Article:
Should Exploration and Evaluation be recognised as an asset or expense?
1. define asset
Firstly, in determining whether e&e should be recognised as an asset, we need to look at what is defined as an assets under the AASB framework, that is:
“An asset is a resource controlled by the entity as a result of past events and from which future economic benefits are expected to flow to the entity” [Paragraph 49 a]
2. list recognition criteria
Additionally, the framework also provides a broad view of the recognition criteria items need to satisfy before they are considered to be assets. The framework states:
a) it is probable that future economic benefits associated with the time will flow to or from the entity ; and
b) the item has a cost or value that can be measured with reliability.
3. Mention e&e have low prob so management can use the following methods to capitalise as an asset
The implications involved with exploration and evaluation is that the industry is associated with low probability and any activities do not guarantee any future economic benefits nor can it be measured reliably.
The pre production costs of exploration and evaluation can be categorised as development and construction. Close examination of development costs suggests that they should be considered as assets under the framework. Development costs provide an establishment of access to the deposit and other activities for commercial production thus they provide future economic benefits.
However, it is difficult to determine the costs associated with construction (establishing and commissioning facilities) will lean towards being an asset as it does not have a cost or value that can be measured reliably. This creates a problem as it implies that the degree if certainty that economic benefits will flow to the entity beyond the current accounting period will be insufficient to warrant the recognition of an asset.
Despite this, the framework makes provisions for these costs to be capitalised as an asset.
1) Cost written off and reinstated method '
Under this method the costs incurred with exploration and evaluation may be reinstated and carried forward as an asset provided that there are recoverable reserves. This method is not permitted in Australia but it is consistent with the AASB standards. In particular, once an item is assessed to be probable and measured reliably it can be recognised as an asset even though prior costs involved with the item have been written off or recognised as an expense [Paragraph 87].
2) Successful efforts method-
This method allows preproduction expenditures to be carried forward if the area has not been abandoned or economically recoverable reserves has been found, as long as activities are ongoing. This allows expenditures to be capitalised as an asset even before the existence of economically recoverable reserves. Although this method is against the framework, through amortisation the costs carried forward will be matched against the revenues of the period that benefit from those costs.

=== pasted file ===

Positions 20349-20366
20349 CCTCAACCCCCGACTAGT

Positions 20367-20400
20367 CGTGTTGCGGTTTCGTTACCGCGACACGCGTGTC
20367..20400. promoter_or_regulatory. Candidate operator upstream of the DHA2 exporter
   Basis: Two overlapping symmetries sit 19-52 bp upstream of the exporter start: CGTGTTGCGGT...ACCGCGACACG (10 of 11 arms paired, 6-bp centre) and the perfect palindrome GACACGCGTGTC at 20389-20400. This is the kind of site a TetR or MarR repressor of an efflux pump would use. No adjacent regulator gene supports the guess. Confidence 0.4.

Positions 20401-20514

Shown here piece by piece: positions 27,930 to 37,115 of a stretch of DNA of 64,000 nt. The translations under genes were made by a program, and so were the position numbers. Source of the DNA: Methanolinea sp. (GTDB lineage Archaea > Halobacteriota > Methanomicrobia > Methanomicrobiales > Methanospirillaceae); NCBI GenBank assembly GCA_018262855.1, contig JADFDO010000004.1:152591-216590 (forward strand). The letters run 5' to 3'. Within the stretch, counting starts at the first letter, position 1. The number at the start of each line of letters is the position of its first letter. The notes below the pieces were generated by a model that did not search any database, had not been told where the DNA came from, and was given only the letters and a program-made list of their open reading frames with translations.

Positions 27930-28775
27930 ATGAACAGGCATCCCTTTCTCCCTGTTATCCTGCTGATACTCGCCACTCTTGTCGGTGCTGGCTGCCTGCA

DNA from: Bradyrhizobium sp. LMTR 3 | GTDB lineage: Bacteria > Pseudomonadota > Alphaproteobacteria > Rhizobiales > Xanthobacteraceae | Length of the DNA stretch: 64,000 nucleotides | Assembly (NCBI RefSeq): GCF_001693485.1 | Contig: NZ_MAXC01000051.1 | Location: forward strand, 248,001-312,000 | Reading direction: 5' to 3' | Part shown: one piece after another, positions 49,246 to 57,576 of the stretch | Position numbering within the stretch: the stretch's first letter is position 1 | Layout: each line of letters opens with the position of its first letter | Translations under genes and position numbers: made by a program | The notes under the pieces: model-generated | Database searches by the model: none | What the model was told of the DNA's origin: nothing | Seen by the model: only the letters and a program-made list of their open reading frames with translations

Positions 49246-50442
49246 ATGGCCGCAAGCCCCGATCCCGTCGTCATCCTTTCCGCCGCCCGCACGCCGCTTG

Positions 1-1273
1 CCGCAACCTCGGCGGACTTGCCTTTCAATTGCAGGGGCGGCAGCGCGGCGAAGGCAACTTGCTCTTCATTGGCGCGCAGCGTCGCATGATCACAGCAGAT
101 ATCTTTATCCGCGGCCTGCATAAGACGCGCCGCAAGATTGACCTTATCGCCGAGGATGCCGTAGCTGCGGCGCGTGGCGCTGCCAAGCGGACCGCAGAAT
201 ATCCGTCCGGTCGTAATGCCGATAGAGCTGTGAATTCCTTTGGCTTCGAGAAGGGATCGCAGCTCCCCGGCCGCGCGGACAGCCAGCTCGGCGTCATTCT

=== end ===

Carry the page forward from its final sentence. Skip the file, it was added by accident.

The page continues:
Area of interest method-
This allows an organisation to carry forward preproduction costs on the basis that ‘activities in the area of interest have not at the time of preparing financial statements, reached a stage which permits a reasonable assessment of the existence or otherwise recoverable reserves’. Given this it satisfies the recognition criteria of the framework in that it provides a rough indication of probable future economic benefits
4. Theres lil reliability of measurement but framework allows assets to be recognised if they can meet criteria even though already expensed
Further, the term probable suggests that there is a “chance of the future economic benefits arising is more likely rather than less likely” , so if an item possesses a probability greater than 50% it should be recognised as an asset on the balance and income statement.
This raises the question: what if pre production costs have already been expensed but now have increased probabilities of future economic benefits? Well as mentioned earlier, paragraph 87 of the framework allows that once an item is assessed to be probable and measured reliably it can be recognised as an asset even though prior costs involved with the item have been written off or recognised as an expense.
5. Overall opinion
In summary, strict application of the recognition criteria of assets under the framework will result in a reduction of asset balances of organisations involved with exploration and evaluation. Also the framework will lead to greater write offs of exploration and evaluation expenditure. Although, the framework suggest that exploration and evaluation should be expensed but capitalising the costs may provided a truer and fair view of the company’s financial position. Thus framework will not be favourable and place restrictions for extractive industries.
Capitalising expenses as an asset provides such companies with the advantage that once future economic benefits are no longer viable it can always be written off as an expense. Therefore, using the framework we suggest that exploration and evaluation costs to be recognised as an asset in the balance and income sheets.